After months of sinus discomfort he had attributed to allergies, Noel Pagan finally decided to visit an ear, nose and throat specialist in August 2012. The news was startling. An extremely rare tumor, clival chordoma, was found at the base of his skull.
The tumor was removed by surgeons at Mount Sinai Hospital in New York City. For follow-up treatment, members of Pagan’s treatment team suggested proton therapy as an option because of the sensitive location of the tumor. Neither Pagan nor his wife, Tracy, was familiar with the treatment. So, they researched proton therapy on the web.
An online video featuring Frank Mackinson, a cancer survivor and the first patient treated at ProCure Proton Therapy Center in Somerset, New Jersey, convinced Pagan that proton therapy was the right choice.
“Seeing someone else go through the process — putting the mask on his face, lying down on the table for treatment — and experiencing minimal side effects was encouraging,” Pagan said. “Knowing that another man underwent treatment and is doing well was hugely important for me.”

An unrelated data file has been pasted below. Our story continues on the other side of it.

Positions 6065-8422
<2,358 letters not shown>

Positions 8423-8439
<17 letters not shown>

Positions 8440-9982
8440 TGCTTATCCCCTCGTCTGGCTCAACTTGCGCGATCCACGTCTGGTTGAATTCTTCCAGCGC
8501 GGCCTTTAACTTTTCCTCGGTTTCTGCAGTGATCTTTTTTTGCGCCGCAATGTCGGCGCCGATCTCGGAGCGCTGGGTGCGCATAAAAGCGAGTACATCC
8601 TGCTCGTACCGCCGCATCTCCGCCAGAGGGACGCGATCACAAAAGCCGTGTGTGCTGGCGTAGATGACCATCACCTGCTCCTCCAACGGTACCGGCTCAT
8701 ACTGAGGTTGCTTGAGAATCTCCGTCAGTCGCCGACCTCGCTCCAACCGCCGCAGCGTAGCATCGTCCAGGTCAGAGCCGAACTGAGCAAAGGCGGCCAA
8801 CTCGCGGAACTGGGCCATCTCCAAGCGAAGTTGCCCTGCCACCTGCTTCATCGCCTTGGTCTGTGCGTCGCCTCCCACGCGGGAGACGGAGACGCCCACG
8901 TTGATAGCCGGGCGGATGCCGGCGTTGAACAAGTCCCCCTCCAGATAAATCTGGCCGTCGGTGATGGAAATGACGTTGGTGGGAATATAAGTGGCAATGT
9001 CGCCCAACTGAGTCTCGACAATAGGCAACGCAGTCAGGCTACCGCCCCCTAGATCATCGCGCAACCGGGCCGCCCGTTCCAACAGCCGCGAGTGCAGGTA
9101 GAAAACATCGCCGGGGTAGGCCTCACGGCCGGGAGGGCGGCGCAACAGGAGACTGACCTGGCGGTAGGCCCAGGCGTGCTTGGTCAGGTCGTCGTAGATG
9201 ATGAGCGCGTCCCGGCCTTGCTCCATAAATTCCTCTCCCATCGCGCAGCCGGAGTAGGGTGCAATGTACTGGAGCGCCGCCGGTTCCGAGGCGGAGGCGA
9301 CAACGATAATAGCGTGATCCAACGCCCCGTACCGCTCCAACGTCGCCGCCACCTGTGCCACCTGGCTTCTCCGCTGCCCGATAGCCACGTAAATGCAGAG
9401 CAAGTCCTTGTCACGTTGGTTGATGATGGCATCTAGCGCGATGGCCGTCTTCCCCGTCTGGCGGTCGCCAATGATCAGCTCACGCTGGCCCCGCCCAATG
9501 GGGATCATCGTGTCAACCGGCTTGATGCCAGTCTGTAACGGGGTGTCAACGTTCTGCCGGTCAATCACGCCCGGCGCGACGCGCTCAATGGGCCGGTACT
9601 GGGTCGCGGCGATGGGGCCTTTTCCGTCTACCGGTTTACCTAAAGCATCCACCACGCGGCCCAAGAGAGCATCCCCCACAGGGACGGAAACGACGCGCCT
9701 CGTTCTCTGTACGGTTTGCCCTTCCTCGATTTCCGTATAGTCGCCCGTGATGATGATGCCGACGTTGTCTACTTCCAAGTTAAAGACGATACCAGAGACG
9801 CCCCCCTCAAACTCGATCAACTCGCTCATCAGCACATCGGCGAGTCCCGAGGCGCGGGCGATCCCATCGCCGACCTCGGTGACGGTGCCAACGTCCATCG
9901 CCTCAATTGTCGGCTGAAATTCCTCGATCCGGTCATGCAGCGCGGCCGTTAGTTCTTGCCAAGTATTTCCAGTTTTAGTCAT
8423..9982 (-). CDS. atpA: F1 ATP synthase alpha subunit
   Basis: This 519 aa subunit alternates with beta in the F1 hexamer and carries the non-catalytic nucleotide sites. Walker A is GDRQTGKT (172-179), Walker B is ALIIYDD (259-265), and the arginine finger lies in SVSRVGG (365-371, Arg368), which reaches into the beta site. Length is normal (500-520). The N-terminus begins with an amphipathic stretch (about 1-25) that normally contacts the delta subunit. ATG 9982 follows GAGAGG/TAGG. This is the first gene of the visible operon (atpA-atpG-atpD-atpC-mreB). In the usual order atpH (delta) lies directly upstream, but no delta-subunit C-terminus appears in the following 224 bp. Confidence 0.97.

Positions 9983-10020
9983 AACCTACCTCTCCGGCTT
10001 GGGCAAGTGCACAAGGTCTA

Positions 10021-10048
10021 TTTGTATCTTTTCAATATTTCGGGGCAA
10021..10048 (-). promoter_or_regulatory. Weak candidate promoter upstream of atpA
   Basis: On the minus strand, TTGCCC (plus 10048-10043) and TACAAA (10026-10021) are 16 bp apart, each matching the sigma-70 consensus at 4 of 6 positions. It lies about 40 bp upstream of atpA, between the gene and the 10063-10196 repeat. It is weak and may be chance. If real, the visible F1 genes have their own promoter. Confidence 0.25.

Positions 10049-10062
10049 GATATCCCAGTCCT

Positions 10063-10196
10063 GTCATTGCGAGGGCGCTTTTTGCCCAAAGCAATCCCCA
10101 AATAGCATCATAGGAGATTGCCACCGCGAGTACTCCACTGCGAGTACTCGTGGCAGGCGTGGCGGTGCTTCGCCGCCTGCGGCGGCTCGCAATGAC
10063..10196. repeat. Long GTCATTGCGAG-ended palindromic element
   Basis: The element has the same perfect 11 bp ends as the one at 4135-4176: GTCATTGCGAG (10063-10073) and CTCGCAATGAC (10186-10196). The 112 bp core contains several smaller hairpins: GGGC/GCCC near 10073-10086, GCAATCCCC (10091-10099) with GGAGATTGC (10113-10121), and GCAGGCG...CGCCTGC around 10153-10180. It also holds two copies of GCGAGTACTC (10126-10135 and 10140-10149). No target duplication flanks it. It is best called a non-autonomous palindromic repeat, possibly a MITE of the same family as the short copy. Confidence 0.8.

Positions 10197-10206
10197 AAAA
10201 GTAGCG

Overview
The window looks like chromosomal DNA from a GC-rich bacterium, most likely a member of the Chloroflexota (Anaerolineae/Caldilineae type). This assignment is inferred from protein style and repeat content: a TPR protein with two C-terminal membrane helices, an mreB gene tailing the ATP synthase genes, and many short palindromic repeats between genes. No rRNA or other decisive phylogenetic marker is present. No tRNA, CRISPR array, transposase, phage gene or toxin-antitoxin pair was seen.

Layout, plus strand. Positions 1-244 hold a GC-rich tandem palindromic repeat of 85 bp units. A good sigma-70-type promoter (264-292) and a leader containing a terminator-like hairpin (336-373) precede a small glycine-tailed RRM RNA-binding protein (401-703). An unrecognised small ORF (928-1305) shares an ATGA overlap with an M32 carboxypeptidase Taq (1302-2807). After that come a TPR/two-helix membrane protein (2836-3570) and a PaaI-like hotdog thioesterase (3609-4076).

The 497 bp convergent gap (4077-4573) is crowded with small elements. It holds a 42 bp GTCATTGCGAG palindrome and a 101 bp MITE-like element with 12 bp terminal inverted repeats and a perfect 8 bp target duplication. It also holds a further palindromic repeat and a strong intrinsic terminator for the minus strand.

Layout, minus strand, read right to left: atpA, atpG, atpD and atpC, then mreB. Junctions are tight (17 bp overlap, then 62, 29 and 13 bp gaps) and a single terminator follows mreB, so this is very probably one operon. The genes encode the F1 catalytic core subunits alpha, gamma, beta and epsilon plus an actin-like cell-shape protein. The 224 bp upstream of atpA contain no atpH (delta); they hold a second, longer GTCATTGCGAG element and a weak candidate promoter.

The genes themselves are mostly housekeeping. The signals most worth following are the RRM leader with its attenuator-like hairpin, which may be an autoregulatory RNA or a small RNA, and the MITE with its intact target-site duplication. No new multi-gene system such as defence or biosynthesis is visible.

Mount Sinai Hospital referred Pagan to Dr. Oren Cahlon, a radiation oncologist and medical director at ProCure New Jersey to see whether he would benefit from proton therapy. He would. Pagan received 41 proton treatments as an outpatient from November 2012 to January 2013.
“Clival chordomas are rare tumors near the base of the brain and skull that can be difficult to treat with standard radiation therapy,” said Dr. Cahlon. “These tumors are ideal targets for the highly precise nature of proton therapy to reduce the risk of tumor recurrence and minimize damage to the brain and visual nerves.”
Chordomas represent a one-in-a-million diagnosis; about 300 Americans are diagnosed with chordomas each year. In recent months however, ProCure New Jersey has successfully treated six chordoma patients.
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